The international community is taking gradual—yet effective—steps to secure nuclear materials, with Russia “turning the corner from nuclear problem state to nuclear solution state,” Carnegie’s Matthew Rojansky says. In this interview, he and other experts assess the 2012 Nuclear Security Summit in Seoul.
BBC Radio’s Robin Lustig moderated a debate with Elizabeth Economy, Chas W. Freeman, Jr., J. Stapleton Roy, and Yan Xuetong. This debate, the third in a three-part series sponsored by the Carnegie Endowment, was structured around three broad questions on how the next U.S. president ought to engage China.
Public Policy Scholar Wu Junhua on Sino-Japanese Relations Following Japan's Earthquakes and Tsunami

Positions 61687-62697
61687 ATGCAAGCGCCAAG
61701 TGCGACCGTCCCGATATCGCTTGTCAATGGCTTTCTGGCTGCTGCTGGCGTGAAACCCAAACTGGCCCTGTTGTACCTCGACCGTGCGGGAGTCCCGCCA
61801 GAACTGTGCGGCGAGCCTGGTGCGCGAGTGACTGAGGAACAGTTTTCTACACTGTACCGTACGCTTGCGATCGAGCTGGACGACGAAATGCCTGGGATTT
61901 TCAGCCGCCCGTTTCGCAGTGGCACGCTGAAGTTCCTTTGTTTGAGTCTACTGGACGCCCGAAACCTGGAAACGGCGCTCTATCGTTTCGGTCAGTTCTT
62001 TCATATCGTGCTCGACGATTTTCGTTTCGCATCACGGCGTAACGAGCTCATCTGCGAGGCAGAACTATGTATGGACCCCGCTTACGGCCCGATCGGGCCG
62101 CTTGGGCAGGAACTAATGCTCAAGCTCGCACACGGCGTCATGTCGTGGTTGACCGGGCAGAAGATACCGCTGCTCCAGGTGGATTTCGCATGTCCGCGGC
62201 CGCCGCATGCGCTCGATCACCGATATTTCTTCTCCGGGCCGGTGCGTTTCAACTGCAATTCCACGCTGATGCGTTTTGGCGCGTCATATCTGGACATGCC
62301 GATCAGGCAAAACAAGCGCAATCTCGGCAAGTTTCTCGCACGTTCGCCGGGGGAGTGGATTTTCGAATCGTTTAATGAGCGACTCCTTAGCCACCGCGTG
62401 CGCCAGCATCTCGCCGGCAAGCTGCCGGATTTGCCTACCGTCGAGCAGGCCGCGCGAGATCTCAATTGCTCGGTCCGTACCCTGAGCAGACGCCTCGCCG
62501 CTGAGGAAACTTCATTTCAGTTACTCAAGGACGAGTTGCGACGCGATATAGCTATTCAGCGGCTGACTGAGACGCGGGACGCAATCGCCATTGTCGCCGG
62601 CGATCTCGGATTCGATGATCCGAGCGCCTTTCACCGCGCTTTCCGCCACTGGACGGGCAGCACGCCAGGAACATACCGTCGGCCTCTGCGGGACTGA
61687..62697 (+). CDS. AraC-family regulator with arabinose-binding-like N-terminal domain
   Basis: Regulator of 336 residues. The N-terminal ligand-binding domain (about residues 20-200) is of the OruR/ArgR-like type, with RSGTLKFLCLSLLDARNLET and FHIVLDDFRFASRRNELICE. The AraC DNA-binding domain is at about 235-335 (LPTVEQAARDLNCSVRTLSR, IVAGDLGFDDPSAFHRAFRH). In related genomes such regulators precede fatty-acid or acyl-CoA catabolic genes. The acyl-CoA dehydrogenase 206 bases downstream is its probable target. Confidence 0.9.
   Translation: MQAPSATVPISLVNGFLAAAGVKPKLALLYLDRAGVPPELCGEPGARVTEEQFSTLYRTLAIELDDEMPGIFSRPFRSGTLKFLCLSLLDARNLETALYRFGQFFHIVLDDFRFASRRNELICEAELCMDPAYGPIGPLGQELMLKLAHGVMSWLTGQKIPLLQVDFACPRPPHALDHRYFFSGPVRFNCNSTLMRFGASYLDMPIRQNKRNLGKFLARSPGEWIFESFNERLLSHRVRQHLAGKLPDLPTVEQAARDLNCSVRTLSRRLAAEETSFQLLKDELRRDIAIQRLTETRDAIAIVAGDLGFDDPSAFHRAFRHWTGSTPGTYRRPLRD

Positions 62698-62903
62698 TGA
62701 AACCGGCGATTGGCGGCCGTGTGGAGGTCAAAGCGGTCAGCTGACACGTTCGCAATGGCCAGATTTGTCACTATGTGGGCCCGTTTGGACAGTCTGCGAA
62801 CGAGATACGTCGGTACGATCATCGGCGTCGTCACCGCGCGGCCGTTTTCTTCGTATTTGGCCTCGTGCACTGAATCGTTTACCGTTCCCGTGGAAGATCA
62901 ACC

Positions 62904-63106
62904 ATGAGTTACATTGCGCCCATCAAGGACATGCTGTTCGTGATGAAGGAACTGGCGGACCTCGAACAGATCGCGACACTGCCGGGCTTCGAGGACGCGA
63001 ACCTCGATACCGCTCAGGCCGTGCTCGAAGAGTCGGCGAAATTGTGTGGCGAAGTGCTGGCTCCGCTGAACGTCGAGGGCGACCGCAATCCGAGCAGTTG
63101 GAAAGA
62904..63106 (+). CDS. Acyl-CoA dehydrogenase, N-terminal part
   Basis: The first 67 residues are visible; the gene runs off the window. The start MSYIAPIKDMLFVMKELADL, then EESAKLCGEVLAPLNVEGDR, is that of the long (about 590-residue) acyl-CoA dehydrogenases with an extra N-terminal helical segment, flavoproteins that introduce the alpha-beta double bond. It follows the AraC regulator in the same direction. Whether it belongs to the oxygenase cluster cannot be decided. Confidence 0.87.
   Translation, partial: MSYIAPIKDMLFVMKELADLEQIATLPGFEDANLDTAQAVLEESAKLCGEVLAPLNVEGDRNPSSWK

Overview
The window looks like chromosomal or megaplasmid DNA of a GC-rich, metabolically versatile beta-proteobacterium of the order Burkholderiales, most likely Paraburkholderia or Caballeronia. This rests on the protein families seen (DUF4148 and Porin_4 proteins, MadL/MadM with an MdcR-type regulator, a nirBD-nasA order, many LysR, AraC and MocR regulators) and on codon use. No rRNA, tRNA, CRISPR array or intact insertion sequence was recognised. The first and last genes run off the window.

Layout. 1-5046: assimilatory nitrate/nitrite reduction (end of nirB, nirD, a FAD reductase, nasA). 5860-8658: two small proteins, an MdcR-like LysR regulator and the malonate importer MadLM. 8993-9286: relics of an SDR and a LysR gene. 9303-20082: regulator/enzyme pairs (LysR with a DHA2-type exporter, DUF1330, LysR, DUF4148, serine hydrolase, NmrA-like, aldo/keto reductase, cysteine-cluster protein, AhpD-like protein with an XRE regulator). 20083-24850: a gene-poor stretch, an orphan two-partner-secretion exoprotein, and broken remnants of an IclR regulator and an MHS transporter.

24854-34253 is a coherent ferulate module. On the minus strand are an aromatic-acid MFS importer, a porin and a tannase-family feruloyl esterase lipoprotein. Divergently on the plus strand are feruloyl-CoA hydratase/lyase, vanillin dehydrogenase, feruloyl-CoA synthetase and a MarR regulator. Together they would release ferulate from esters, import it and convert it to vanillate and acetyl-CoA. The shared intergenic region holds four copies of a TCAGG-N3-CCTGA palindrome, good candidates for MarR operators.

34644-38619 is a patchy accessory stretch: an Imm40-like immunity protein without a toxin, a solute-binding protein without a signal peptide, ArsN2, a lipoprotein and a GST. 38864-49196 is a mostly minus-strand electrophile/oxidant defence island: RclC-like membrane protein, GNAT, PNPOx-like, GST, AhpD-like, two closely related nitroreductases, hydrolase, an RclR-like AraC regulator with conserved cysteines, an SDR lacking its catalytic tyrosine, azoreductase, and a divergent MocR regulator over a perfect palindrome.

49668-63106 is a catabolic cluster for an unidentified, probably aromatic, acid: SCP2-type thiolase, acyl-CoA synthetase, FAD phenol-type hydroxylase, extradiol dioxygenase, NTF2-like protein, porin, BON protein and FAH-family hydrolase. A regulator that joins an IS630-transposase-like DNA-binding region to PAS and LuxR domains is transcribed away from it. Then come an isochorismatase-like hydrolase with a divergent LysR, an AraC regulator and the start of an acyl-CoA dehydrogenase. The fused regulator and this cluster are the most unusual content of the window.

Ever since World War II, many Chinese have harbored deep-seated mistrust and resentment towards the Japanese. This has given rise to many misconceptions about Japan. Although democratization has produced substantial changes in Japanese society since the war, many Chinese still cannot erase from their hearts wartime images of massacres of Chinese civilians by the Japanese army.
The Guardian and the Economist cite Dr. Brady’s work on Chinese ambitions in the polar regions.
In this episode of NOW, Kissinger Institute Director Robert Daly provides insight into the current situation in the South China Sea while also looking ahead to what might be next and its implications for U.S.-China relations.
Mutual perceptions between the United States and China are notoriously varied and changeable. This Kissinger Institute publication examines this broad topic through several lenses from distinguished guests from both China and the United States.